NFL brands foreign first downsPVI generates virtual signage for sponsors of international Super Bowl broadcasts 1/14/2001 07:00:00 PM Eastern
Virtual-insertion firm Princeton Video Image will add sponsorship logos to its virtual First-Down Line for international feeds of Super Bowl XXXV, marking the first time the Princeton, N.J.-based company has branded the virtual effect.
As the exclusive provider of virtual advertising and imaging to NFL International, PVI has inserted virtual signage into international feeds of the last three Super Bowls. It will do so again for the Super Bowl XXXV broadcast on Jan. 28. The virtual advertising insertions have traditionally appeared when the U.S. broadcaster went to commercial break and consisted of a virtual logo in the end zone or a virtual sign hanging from the first mezzanine level.
Since CBS is the Super Bowl domestic-rights holder this year, PVI is providing a non-branded virtual first down line for the U.S. market, as it has done for all CBS NFL games since November 1998. For international Super Bowl feeds, the company is partnering with NFL International to add an advertiser's name or logo that will appear near the top or bottom of the line. CBS' domestic feed will continue without first-down branding and virtual signage.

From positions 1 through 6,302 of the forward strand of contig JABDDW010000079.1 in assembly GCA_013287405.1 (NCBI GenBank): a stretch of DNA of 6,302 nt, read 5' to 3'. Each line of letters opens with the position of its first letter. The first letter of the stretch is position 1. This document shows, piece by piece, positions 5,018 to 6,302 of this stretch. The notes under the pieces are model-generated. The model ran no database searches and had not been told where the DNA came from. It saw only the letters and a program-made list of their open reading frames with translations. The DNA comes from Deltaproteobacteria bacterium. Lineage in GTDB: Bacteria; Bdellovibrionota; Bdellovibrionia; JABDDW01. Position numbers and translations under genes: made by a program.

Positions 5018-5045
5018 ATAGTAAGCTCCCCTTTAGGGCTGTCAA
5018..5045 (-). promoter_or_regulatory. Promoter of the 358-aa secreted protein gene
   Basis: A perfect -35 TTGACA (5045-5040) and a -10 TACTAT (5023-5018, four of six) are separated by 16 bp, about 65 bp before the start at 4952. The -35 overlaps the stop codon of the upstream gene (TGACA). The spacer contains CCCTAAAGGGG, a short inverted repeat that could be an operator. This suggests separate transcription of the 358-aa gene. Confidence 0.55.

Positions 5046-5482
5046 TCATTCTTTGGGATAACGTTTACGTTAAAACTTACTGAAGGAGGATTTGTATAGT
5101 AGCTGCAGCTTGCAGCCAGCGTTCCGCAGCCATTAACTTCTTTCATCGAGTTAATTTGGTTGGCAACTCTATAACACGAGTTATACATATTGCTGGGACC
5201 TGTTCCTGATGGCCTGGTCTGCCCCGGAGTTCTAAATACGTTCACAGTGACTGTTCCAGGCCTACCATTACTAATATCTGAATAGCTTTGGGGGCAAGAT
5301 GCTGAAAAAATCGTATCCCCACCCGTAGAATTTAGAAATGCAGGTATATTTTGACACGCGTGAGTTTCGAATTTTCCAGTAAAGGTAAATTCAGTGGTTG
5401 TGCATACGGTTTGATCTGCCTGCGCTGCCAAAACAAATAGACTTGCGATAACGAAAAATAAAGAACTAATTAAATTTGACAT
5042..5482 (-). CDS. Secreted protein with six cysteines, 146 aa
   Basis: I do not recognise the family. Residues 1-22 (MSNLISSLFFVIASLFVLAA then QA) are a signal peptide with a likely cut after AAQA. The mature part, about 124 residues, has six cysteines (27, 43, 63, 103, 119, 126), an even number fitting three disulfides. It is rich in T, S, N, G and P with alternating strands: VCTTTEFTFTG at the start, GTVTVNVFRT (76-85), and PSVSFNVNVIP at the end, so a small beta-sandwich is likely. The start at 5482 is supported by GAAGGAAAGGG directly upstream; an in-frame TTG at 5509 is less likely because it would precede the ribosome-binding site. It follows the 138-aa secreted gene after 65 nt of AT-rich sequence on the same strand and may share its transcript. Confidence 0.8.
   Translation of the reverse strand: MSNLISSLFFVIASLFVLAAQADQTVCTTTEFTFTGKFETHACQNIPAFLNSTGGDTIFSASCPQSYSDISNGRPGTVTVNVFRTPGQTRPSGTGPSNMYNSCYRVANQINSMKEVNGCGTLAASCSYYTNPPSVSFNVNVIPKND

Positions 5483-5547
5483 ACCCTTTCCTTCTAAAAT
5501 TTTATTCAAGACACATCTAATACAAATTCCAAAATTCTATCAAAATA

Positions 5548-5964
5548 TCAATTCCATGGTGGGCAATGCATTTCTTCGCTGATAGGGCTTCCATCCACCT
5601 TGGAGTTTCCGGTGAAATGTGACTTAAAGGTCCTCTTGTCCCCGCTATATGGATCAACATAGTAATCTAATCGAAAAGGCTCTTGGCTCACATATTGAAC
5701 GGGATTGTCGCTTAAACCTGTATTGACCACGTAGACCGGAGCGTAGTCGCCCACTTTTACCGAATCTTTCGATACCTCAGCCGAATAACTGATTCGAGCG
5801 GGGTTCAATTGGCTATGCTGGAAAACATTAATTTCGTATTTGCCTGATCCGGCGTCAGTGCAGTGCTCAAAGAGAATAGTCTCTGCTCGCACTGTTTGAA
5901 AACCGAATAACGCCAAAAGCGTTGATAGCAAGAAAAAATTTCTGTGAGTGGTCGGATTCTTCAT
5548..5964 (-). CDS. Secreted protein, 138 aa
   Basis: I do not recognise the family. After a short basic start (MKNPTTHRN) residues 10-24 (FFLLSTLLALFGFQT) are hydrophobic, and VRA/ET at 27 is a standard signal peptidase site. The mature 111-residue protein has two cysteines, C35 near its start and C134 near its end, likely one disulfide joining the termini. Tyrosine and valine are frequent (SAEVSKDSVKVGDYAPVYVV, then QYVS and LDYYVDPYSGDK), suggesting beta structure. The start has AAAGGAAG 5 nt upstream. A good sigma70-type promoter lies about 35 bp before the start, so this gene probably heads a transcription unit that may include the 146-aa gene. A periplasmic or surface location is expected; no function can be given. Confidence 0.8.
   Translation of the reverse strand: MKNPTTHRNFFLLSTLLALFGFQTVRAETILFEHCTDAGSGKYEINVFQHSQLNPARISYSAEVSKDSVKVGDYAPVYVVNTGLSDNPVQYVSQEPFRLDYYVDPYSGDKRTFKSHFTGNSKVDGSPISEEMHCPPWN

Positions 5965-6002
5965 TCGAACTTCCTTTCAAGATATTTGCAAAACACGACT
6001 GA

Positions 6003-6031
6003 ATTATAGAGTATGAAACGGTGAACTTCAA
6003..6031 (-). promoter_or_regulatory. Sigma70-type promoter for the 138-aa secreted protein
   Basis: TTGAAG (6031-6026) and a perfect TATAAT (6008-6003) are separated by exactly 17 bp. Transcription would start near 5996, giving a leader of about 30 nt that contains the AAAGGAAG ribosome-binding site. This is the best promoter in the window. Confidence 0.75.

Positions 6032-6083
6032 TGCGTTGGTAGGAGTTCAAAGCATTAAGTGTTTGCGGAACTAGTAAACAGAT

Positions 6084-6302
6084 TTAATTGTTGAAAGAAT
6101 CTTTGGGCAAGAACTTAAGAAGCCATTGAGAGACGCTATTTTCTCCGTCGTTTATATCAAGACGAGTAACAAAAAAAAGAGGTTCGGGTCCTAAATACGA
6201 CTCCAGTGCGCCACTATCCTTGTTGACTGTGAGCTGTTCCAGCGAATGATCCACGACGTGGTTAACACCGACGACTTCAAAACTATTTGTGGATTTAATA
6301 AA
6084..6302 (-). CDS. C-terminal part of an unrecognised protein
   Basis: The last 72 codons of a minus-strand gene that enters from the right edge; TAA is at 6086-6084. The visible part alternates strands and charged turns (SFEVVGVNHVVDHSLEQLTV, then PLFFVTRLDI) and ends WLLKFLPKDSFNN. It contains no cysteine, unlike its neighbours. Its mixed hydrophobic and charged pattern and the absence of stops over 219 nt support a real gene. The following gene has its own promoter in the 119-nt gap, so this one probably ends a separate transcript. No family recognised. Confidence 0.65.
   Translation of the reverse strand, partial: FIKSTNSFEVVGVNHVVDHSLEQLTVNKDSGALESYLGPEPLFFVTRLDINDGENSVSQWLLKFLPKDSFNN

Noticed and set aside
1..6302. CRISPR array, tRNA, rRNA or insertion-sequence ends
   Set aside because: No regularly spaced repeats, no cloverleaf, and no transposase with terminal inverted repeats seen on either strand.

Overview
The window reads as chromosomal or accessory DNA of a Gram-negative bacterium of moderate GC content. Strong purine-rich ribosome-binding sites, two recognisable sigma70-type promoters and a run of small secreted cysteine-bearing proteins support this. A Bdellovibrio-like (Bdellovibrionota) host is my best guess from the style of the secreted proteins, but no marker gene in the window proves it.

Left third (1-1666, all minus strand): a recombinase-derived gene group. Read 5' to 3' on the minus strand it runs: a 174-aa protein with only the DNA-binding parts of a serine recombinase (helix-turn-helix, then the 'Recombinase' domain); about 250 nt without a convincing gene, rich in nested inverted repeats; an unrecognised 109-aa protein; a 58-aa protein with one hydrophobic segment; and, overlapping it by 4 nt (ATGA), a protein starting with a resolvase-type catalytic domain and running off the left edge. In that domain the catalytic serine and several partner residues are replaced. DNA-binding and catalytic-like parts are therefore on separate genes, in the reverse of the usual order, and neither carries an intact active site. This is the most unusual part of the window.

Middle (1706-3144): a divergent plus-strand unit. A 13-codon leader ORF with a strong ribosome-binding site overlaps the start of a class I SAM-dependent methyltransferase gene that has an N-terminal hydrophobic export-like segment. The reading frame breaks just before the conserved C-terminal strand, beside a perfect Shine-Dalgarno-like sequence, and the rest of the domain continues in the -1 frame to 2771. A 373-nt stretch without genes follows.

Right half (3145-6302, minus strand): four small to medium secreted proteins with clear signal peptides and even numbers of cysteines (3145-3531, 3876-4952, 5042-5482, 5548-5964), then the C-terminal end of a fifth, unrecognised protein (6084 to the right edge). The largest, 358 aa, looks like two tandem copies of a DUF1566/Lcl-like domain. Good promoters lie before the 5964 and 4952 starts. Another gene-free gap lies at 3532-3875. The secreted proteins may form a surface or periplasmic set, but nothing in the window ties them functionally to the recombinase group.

"This is the most [the NFL has] let us do, with the line-branding of international," says PVI Vice President of Business Development Sam McCleery. "But it's a step."
According to McCleery, the virtual first-down placements are selling for $50,000 to $100,000 per market per quarter. "FedEx is looking forward to having our brand featured in 200 countries during the Super Bowl broadcast," says Kevin Demsky, managing director of sports and event marketing.
Other, more geographically targeted customers include Can West Global Television in Canada, which will show General Motors logos to Canadian viewers; and Televisa in Mexico, which will show logos for Banca Serafin, Mexico's third-largest bank. Other, lesser-known brands are also expected to appear in those targeted markets, says McCleery.
"In-game positions for the advertiser are the most compelling new inventory we have to offer," says Ken Johnson, senior vice president of sales and marketing for Global Television.
"We believe that, in this new electronic world, where commercial deletion is a reality, the future is in electronic product placement."
So far, the NFL hasn't allowed PVI to insert virtual signage into regular-season domestic NFL broadcasts. But that may change in the future, says McCleery, pointing out that Major League Baseball already allows ESPN to insert virtual signage behind home plate during its Sunday Night Baseball
coverage. And of course, the NFL has wholeheartedly accepted the virtual first-down line effects from PVI and competitor Sportvision, which provides its "1st and 10" system to Fox, ABC and ESPN.
"Most people think virtual imaging is relegated to smaller events, but the two big leagues eventually embraced it," says McCleery, who adds that PVI is having "select demos" of first-down branding for U.S. clients.
Sportvision CEO Bill Squadron isn't as optimistic about virtual signage in the NFL. "I don't see [the NFL's stance] changing anytime soon."